Captain Martin and Brooklyn Farm
Earle Brown Heritage Center began with Captain John Martin, a member of a prominent Vermont family and steamboat captain who founded Brooklyn Farm in the late 1800’s. Captain Martin was influential in the early development and growth of Minneapolis through lumber and flour milling. He lead a six mill merger in 1891 to create Northwestern Consolidated Milling Company – the world’s second-largest flour milling company at that time. Captain Martin also held interests in two railroads and held stocks early in First National Bank of Minneapolis.
Martin’s daughter, Jean, married Cyrus Brown in 1873. Their son, Earle, was born in 1879. Jean was made famous by becoming the first woman in Minnesota to be granted a divorce. Captain Martin was then responsible for raising and educating his Grandson.
The Beginnings of Earle Brown
As a young man, Earle Brown spent weekends and vacation times working on his grandfather’s farm. Following the death of his mother in 1901 and his grandfather in 1905, Earle Brown became the sole heir to the farm.
During World War I, he loaned the farm’s grounds to the US government to be used as a pilot training field. “Brown Field” became Minnesota’s first commercial airstrip.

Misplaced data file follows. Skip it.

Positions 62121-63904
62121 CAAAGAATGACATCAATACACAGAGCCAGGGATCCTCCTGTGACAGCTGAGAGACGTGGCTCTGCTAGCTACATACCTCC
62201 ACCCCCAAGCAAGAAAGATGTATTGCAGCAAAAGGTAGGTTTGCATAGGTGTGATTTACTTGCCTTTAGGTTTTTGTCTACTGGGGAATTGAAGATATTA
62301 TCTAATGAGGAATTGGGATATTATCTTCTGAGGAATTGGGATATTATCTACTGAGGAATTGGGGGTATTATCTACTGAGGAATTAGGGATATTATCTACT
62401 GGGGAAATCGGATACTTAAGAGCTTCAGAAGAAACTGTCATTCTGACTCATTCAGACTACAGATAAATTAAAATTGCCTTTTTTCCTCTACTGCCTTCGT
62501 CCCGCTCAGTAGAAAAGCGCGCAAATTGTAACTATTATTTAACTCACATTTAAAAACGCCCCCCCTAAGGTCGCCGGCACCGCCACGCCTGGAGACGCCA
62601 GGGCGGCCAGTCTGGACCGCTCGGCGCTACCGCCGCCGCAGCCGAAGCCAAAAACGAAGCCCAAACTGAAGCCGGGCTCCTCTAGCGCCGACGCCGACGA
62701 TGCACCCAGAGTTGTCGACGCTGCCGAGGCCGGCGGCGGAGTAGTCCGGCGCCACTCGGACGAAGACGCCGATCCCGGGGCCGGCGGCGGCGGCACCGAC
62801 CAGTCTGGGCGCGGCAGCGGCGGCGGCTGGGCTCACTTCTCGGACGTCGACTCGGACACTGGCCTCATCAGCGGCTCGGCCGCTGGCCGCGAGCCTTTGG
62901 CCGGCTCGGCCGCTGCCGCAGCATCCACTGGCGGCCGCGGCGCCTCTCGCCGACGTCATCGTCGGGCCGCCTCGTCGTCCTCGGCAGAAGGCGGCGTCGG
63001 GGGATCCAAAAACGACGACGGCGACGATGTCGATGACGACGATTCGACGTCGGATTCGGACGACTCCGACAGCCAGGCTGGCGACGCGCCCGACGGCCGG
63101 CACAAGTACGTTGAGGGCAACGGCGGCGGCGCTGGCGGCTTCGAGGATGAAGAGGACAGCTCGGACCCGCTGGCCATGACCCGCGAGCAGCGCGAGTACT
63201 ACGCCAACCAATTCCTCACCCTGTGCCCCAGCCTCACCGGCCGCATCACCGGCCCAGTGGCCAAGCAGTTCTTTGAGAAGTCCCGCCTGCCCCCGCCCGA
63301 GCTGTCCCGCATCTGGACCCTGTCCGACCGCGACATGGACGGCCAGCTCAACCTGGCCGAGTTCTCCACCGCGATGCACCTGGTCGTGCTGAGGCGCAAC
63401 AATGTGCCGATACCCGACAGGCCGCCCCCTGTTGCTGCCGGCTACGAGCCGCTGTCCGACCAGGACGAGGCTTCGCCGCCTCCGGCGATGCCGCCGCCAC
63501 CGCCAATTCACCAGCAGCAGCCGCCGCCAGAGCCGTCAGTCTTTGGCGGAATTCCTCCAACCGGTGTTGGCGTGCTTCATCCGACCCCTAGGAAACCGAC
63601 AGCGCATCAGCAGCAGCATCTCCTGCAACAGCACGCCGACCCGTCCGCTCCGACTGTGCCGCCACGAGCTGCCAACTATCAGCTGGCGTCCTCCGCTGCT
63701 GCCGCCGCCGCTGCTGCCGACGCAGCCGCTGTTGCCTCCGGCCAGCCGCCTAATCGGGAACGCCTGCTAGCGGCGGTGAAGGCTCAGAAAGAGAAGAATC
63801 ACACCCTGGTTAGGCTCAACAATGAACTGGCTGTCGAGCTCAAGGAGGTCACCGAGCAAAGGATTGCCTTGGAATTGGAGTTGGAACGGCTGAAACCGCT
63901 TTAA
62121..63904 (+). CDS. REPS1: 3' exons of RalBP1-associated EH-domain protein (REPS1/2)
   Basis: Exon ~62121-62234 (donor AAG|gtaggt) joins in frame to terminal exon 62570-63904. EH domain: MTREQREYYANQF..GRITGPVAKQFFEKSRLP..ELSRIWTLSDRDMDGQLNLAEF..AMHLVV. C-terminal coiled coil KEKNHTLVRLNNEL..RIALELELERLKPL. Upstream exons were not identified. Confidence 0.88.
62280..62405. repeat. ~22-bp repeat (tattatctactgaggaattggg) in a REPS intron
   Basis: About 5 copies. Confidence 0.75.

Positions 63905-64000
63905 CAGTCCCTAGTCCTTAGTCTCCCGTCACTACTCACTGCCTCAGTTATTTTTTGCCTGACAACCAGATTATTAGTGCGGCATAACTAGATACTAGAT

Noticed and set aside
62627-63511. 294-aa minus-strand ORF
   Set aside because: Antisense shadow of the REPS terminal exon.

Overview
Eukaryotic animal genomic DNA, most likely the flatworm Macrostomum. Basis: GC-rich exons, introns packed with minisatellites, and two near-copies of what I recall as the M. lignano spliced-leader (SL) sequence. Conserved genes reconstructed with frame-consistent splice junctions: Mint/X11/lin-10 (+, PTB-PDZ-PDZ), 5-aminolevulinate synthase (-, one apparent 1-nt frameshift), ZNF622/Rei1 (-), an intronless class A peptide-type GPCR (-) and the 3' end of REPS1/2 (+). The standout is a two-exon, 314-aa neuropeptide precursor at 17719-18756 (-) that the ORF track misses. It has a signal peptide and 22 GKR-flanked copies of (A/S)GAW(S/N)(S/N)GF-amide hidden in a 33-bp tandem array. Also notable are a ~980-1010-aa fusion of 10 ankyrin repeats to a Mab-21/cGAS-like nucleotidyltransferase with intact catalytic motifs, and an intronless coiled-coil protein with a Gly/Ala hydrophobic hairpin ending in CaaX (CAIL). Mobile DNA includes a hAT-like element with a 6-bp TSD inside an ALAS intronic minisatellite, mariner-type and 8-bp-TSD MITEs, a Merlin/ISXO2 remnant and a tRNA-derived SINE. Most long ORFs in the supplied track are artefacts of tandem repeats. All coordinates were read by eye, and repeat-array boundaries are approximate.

Earle Brown: Family Man, Businessman, and Political Figure
In 1920 during prohibition, Brown was urged to take the role of Sheriff to “clean up the county” and clear bootlegging, as the current staff was under indictment. In 1929, Brown was also asked to form the Minnesota State Highway Patrol. By 1932, he was a successful farmer and businessman and was famous throughout the state. He was unanimously chosen as the state’s Republican candidate for Governor against incumbent Floyd B. Olson, but was defeated (as many Republicans were) after the election of Franklin Delano Roosevelt. After his loss, he devoted his time to his family’s business and community affairs. The farm became a popular location for boy scout trips, pancake breakfasts, and summer picnics.
At 41 years old, Brown married Gwen Foster. After her death in 1947, Brown donated the Brooklyn Center Farm to the University of Minnesota. Brown continued to live on the Farm until his death at the age of 83.
The Legacy of the Farm
In 1963, the University of Minnesota sold the property for development. In 1985, the city of Brooklyn Center purchased the property with the goal of restoring and maintaining the property’s historic importance. Restoration and new construction began in 1989 and was completed and reopened in 1990 with the name Earle Brown Heritage Center.